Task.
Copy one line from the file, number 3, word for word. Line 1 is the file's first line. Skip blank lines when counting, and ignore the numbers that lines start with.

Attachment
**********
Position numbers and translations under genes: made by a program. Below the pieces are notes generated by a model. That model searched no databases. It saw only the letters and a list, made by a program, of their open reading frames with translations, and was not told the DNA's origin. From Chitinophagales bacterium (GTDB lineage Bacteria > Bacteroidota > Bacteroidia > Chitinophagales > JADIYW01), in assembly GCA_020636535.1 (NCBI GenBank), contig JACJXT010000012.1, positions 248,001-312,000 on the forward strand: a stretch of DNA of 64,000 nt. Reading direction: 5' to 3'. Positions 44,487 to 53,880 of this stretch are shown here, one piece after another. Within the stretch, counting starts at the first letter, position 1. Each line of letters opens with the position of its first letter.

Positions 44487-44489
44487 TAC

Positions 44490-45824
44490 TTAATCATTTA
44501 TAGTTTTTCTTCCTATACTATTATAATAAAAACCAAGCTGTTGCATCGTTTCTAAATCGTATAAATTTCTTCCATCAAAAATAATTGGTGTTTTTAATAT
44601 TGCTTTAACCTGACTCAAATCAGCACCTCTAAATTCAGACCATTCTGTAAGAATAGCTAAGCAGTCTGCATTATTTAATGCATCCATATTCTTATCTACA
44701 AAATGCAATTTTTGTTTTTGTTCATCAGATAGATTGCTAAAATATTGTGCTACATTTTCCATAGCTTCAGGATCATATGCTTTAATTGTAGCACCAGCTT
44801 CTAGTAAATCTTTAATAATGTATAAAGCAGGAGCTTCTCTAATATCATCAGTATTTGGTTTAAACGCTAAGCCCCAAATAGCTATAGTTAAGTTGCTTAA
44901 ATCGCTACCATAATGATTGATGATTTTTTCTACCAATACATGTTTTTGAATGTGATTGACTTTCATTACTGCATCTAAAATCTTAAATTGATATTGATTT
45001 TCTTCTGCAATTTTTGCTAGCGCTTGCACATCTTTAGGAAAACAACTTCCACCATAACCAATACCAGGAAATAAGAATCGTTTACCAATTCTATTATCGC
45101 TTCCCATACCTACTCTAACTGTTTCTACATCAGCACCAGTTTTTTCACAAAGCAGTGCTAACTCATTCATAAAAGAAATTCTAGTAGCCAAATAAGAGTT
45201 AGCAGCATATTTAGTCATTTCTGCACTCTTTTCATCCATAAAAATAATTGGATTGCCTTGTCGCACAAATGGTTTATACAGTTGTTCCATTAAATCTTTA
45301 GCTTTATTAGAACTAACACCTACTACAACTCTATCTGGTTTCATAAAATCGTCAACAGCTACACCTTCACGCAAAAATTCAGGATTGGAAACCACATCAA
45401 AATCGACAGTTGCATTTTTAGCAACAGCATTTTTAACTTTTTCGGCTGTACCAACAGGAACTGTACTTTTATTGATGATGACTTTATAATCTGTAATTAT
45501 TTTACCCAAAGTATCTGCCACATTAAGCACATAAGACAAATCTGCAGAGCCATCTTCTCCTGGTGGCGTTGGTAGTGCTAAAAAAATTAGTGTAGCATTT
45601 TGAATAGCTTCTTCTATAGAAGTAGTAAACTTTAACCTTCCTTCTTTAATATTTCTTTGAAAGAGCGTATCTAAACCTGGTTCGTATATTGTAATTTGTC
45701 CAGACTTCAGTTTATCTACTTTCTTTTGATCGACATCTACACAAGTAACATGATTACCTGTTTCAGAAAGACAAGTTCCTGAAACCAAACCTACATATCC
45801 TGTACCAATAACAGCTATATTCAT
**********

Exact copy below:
44487 TAC